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Newton’s first law: If the total force acting on an object is zero, its center of mass continues in the same state of motion.

In other words, an object initially at rest is predicted to remain at rest if the total force acting on it is zero, and an object in motion remains in motion with the same velocity in the same direction. The converse of Newton’s first law is also true: if we observe an object moving with constant velocity along a straight line, then the total force on it must be zero. You may encounter the term “net force,” which is simply a synonym for total force.

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What happens if the total force on an object is not zero? It accelerates. Numerical prediction of the resulting acceleration is the topic of Newton’s second law.

This is the first of Newton’s three laws of motion. It is not important to memorize which of Newton’s three laws are numbers one, two, and three. If a future physics teacher asks you something like, “Which of Newton’s laws are you thinking of?,” a perfectly acceptable answer is “The one about constant velocity when there is zero total force.” The concepts are more important than any specific formulation of them. Newton wrote in Latin, and I am not aware of any modern textbook that uses a verbatim translation of his statement of the laws of motion. Clear writing was not in vogue in Newton’s day, and he formulated his three laws in terms of a concept now called momentum, only later relating it to the concept of force. Nearly all modern texts start with force and do momentum later.

To many students, the statement in the example that the cable’s upward force “cancels” Earth’s downward gravitational force implies that there has been a contest, and the cable’s force has won, vanquishing Earth’s gravitational force and making it disappear. That is incorrect. Both forces continue to exist, but because they add up numerically to zero, the elevator has no center-of-mass acceleration. We know that both forces continue to exist because they both have side-effects other than their effects on the car’s center-of-mass motion. The force acting between the cable and the car continues to produce tension in the cable and keep the cable taut. Earth’s gravitational force continues to keep the passengers (whom we are considering as part of the elevator-object) stuck to the floor and to produce internal stresses in the walls of the car, which must hold up the floor.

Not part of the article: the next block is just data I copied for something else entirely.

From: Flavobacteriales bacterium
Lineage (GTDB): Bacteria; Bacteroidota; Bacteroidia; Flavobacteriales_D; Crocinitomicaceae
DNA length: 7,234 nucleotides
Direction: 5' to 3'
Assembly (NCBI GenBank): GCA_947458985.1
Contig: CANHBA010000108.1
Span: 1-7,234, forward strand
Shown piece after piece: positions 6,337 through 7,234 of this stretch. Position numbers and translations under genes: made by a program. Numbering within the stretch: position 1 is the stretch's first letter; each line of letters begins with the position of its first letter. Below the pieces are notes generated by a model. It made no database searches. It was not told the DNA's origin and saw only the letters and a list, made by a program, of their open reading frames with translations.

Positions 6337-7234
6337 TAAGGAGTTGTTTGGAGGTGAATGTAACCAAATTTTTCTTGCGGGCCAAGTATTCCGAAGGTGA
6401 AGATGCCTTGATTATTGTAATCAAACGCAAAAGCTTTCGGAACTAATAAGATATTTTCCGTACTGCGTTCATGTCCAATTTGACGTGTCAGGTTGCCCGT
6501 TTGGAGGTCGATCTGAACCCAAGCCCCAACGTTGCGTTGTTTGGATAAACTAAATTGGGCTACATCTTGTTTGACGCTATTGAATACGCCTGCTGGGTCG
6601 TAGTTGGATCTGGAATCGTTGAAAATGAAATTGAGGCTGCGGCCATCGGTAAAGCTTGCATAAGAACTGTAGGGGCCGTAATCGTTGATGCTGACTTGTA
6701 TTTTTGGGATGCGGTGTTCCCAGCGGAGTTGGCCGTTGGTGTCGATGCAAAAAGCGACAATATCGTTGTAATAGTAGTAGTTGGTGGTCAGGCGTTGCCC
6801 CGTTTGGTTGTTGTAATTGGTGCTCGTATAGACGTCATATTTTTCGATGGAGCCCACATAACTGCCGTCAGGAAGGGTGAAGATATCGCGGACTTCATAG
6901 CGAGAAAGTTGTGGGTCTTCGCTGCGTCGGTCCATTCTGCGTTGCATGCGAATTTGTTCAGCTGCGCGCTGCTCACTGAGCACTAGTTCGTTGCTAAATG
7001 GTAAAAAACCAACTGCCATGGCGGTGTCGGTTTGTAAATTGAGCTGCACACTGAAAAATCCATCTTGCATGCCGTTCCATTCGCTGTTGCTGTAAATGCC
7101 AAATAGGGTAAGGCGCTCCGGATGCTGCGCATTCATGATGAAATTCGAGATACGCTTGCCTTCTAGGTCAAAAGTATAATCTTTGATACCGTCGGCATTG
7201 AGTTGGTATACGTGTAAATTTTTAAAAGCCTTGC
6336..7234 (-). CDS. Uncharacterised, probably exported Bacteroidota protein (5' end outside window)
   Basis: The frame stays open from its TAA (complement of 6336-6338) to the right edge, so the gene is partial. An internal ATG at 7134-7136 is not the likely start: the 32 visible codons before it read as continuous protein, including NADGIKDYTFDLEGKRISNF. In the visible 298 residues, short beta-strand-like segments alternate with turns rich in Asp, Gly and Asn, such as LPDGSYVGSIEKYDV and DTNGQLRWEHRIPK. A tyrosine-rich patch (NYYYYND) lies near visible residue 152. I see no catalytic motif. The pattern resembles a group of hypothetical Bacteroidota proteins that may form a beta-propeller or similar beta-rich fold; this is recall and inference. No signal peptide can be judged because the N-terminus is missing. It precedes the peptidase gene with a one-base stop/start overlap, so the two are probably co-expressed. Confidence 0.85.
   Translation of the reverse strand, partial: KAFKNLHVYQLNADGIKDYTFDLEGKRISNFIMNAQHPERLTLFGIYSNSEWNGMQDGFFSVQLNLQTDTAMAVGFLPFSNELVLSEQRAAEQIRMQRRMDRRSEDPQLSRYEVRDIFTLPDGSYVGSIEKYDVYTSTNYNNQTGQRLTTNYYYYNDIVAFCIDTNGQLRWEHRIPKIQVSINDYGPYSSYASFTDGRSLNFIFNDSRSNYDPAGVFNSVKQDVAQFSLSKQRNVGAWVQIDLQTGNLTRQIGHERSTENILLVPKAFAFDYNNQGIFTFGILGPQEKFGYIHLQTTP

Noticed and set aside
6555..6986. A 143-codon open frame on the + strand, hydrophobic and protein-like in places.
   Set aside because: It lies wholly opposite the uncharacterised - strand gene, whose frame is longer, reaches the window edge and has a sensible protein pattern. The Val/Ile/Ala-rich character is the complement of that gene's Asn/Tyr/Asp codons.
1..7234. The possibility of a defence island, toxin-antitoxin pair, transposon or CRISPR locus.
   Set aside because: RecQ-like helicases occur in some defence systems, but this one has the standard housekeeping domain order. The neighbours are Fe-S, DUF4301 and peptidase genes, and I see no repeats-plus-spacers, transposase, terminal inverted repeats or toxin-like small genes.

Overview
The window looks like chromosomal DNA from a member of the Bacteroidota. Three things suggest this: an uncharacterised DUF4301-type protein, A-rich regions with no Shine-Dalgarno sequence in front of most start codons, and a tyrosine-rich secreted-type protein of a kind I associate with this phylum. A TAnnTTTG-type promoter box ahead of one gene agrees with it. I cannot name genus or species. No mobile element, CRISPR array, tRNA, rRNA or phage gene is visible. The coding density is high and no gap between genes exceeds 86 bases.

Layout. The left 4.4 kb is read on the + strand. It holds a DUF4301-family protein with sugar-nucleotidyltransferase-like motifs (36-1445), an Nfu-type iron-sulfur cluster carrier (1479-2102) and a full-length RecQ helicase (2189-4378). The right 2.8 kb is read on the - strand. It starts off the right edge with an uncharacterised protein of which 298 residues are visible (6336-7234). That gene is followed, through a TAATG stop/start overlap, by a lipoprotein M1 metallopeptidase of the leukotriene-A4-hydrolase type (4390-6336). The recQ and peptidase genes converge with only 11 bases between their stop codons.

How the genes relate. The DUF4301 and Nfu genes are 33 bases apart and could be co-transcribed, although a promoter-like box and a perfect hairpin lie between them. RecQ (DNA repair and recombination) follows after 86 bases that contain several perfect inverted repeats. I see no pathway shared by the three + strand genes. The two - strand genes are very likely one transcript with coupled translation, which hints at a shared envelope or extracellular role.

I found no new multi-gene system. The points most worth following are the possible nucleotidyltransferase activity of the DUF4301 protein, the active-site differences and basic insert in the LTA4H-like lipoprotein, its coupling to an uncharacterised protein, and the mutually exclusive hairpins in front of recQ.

The situation for a skydiver is exactly analogous. It’s just that the skydiver experiences perhaps a million times more gravitational force than the feather, and it is not until she is falling very fast that the force of air friction becomes as strong as the gravitational force. It takes her several seconds to reach terminal velocity, which is on the order of a hundred miles per hour.

More general combinations of forces

It is too constraining to restrict our attention to cases where all the forces lie along the line of the center of mass’s motion. For one thing, we cannot analyze any case of horizontal motion, since any object on Earth will be subject to a vertical gravitational force! For instance, when you are driving your car down a straight road, there are both horizontal forces and vertical forces. However, the vertical forces have no effect on the center of mass motion, because the road’s upward force simply counteracts Earth’s downward gravitational force and keeps the car from sinking into the ground.

The following slight generalization of Newton’s first law allows us to analyze a great many cases of interest:

Suppose that an object has two sets of forces acting on it, one set along the line of the object’s initial motion and another set perpendicular to the first set. If both sets of forces cancel, then the object’s center of mass continues in the same state of motion.

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